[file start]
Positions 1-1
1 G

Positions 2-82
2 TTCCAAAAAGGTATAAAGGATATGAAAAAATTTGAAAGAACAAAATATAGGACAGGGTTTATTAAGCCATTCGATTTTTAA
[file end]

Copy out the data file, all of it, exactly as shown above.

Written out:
Positions 1-1
1 G

Positions 2-82
2 TTCCAAAAAGGTATAAAGGATATGAAAAAATTTGAAAGAACAAAATATAGGACAGGGTTTATTAAGCCATTCGATTTTTAA